What is the longest period of time you’ve gone without a shower? A day? A week? A month? (Kudos to you!) Do you remember how you felt? Do you remember how it felt when you finally felt clean?
No? Let me describe it for you.
It was a warm morning when we got over the hilly mountain roads out of Caramoan. I slowly navigated narrow “city” streets clogged with jeepneys and slow-moving trikes. It took about four hours to finally reach Legazpi, another more sprawling congested city.
I’m feeling lethargic with illness. It was as if a nasty cold, hay fever, and seasonal allergies all conspired to have a baby and that baby was my illness, which I carried with me the entire first half of the trip. My hair was dark with grease; it hadn’t been washed properly since we left Manila. My pores were so clogged with DEET and sunscreen that I probably didn’t need to reapply it every morning.
Our road trip soundtrack still featured Macklemore, now punctuated with hearty sniffles and the occasional lung-hacking cough. Sarah was probably thrilled.
As we turned a corner, following the GPS to the Oriental hotel, I wondered what this accommodation had in store. Hotels sprung up occasionally along the street, low squat buildings that didn’t make any promises. I wasn’t expecting much at this point, but the GPS seemed to be directing us out of town, toward a hill where a few flags flapped in the breeze in front of a grand establishment.
“Sarah…do you think that’s it? On the hill?”
The road curved up, and we stared, agog.
Our GPS announced we’d reached our destination as we pulled into an actual paved parking lot behind the hotel, complete with bright modern art and a majestic view of both sprawling Legazpi and the perfectly symmetrical Mount Mayon.
Our room featured two separate double beds and – be still my heart! – a real bathroom! (In fact, we’d been so taken by the bathroom that as we drove, Sarah said, “The only thing I remember about this place is the toilet. It’s square.” To which I replied, “And it has a lid.”)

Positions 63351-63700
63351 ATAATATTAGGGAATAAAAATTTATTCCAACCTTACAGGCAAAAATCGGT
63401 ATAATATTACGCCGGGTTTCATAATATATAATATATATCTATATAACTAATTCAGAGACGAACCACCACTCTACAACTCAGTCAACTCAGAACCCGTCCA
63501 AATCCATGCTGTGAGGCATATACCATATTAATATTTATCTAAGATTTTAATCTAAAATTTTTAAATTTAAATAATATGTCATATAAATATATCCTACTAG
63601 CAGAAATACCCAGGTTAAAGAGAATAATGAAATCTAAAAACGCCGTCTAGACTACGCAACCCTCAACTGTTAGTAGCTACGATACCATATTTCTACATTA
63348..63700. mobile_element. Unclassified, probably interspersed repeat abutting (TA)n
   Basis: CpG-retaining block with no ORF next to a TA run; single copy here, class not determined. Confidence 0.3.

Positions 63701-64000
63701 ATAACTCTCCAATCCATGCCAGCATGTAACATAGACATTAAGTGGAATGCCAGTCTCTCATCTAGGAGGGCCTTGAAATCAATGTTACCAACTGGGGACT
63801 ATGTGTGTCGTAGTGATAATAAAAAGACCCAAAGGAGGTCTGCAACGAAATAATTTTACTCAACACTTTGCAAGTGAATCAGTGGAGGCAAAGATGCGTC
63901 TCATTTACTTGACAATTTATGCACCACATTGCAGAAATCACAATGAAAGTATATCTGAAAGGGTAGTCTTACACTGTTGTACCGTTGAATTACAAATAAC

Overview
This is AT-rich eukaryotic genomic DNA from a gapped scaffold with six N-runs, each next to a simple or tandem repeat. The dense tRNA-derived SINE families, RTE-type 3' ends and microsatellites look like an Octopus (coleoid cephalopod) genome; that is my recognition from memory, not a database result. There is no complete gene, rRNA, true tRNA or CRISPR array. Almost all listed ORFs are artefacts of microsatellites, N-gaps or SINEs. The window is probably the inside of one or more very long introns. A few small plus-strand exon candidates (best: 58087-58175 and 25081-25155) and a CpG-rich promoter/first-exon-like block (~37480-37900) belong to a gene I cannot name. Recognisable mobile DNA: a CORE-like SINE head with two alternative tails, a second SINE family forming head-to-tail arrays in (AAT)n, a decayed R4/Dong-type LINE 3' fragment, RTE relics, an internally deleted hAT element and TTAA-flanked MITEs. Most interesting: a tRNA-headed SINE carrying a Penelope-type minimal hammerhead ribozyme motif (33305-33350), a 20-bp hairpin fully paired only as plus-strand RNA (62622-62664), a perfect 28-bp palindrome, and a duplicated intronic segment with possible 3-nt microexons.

“There’s a shower door! The shower has a door!” she squealed.
Indeed, the shower nozzle did not point directly at the sink. In fact, the shower was big enough to walk in.
“I might be a while,” I told her. “I might pace back and forth for bit just because I can.”
To cap it off, our sliding glass doors opened onto a spacious balcony which offered stunning views of Mount Mayon. Glimpsing down onto the hotel property, we spied an infinity pool.
Forget showers. We quickly changed into our swimsuits and jetted down to the pool, which was clean, warm, and allowed us to float around while staring at Mount Mayon.
You might be wondering what’s so spectacular about Mount Mayon. It’s a perfectly formed volcano often featured on Philippines travel guides. It’s also the default background for my iTyphoon app, which tracks typhoons. (Weird choice of a background for an ocean storm-tracking app, I know.) It’s still active, last erupting in August of 2014, but you can sign up for risky excursions like ATV-ing or hikes – though you can only hike so far before they turn you around because of sulphuric gases. Sign me up!
Two gin and tonics topped our relaxed moods. Almost immediately, I felt a change in attitude. Swimming and chatting and not driving around or cooking breakfast in a sweltering sun really kicks relaxation up a notch.
The shower did not disappoint. I stepped underneath the rain shower and felt my sticky hair – which contained a surprising amount of sand – warming up under the water. It was the best shampoo/conditioner/soap scrub I could’ve asked for. I was in there for quite some time, but when you haven’t showered in five days, you’ve got your work cut out for you.
I ventured down to the hotel restaurant to write for a while, since I hadn’t found time at any other point on the trip. Sarah joined me for dinner, nothing spectacular, but the musicians and the overall ambiance warmed our weary hearts. After dinner, we headed to the spa for foot massages. We both fell asleep.
When I fell asleep for the last time that night, it was not in my standard cocoon of bed sheet and DEET, but one of clean, fuzzy joy.
And when I awoke the next morning, my cold had vanished, leaving behind nothing but a nasty chest cough.